In social media, everyone is free to post and advertise links on their page, on other people’s walls, on fanpages and so forth (unless direct promotions are prohibited and moderators are on watch to remove links posted by random people) so traditional link buying is pretty useless.
What some companies do instead is pay people to become their fanpage fans or direct contacts in various social media platforms. See, the number of members or friends is one of the important measures of credibility in social media.
Spamming profiles and fanpages
Spam is everywhere, social media sites included. These go hand in hand with fake profiles. Social spammers haunt popular fan pages or the walls of celebrities and people who have so many active followers and readers.
They then post a random message plus a link leading to who-knows-what site. These posts are often off-topic, intrusive, and rudely interrupt ongoing discussion threads.
Real people absolutely hate these spammers and many have even retaliated against their unwelcome intrusions in the form of permabans.
That’s actually the bright side here. The people have the power to get rid of spammers by banning or reporting them to the Facebook and Twitter administrators.
It is quite mollifying to know that that tiny report button can bring down majority of the spammers. Hopefully spamming isn’t something that you do in your own social media optimization plan. Surely there are more tasteful methods than this.
There are those who resort to distasteful social media tactics and set out to deliberately destroy the image of their competition. These are dirty, unfair, underhanded, and unethical.
But one can’t deny the cleverness of it all. Again, with the aid of a fake account, it is so easy to pretend to be an irate customer of a competitor or goad the moderator into a heated argument.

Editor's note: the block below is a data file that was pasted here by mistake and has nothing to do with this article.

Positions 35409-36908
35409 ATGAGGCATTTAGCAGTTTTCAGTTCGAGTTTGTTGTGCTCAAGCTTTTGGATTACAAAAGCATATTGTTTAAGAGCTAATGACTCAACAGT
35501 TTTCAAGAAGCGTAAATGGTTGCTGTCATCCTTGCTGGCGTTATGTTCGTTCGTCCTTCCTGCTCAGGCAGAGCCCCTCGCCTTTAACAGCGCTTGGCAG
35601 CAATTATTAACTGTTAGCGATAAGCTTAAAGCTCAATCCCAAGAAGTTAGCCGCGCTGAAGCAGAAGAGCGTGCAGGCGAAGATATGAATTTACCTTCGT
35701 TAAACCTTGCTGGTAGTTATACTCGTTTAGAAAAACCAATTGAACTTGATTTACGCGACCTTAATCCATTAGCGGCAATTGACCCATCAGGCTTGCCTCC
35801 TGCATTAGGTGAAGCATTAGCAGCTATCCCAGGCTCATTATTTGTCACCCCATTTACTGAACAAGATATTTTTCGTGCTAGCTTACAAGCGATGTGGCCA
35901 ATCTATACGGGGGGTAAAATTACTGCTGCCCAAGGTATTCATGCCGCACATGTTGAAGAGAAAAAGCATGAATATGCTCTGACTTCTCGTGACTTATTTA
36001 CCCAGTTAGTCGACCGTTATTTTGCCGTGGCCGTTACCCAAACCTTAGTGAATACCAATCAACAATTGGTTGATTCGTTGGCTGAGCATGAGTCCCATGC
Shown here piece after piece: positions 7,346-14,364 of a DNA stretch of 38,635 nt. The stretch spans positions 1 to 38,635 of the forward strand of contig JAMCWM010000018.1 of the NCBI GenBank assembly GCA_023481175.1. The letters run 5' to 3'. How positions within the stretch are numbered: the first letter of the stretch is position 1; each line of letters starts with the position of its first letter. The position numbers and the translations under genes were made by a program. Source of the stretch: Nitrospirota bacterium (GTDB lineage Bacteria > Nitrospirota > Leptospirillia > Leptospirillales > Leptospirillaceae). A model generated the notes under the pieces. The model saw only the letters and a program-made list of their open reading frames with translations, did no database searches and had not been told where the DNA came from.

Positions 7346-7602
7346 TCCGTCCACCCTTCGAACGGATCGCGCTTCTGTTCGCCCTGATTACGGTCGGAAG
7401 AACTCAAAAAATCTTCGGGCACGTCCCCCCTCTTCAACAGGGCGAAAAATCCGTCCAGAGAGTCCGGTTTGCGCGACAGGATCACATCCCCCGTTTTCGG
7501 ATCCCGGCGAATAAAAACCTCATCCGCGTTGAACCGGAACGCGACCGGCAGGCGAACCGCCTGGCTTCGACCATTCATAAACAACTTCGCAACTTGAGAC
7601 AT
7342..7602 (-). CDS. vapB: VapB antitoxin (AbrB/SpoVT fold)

If not a fake account, there are those who would pay real people to say negative things about the competition and make a lot of noise on their wall. There have been reports too of posers using a brand’s name or icon, and using it to send people into porn sites and other bad neighborhood websites. That’s deliberate sabotage!
It is difficult to pin down businesses that are doing this extreme black hat strategy because one cannot just point fingers and accuse others. However, we can be sure that this has been done in the past already.
The sad thing about black hat social media is it is difficult to identify a guilty party, much less penalize them. The most that can happen to them is get their social media accounts suspended.
Compare that with the penalties Google has in store for violators of the Webmaster Guidelines, and you’ll definitely see that the motivation to abide by the rules is higher in the non-social media SEO venues.
Hopefully the social media sites will get better and better at weeding out black hat SEO strategies on via social media, and in handing out penalties for those who are caught doing it.
Emma-Julie Fox writes for Pitstop Media, a Vancouver based SEO company. Pitstop Media has been helping businesses across North America successfully increase their search visibility. If you want to invite the author to guest post on your blog please contact www.pitstopmedia.com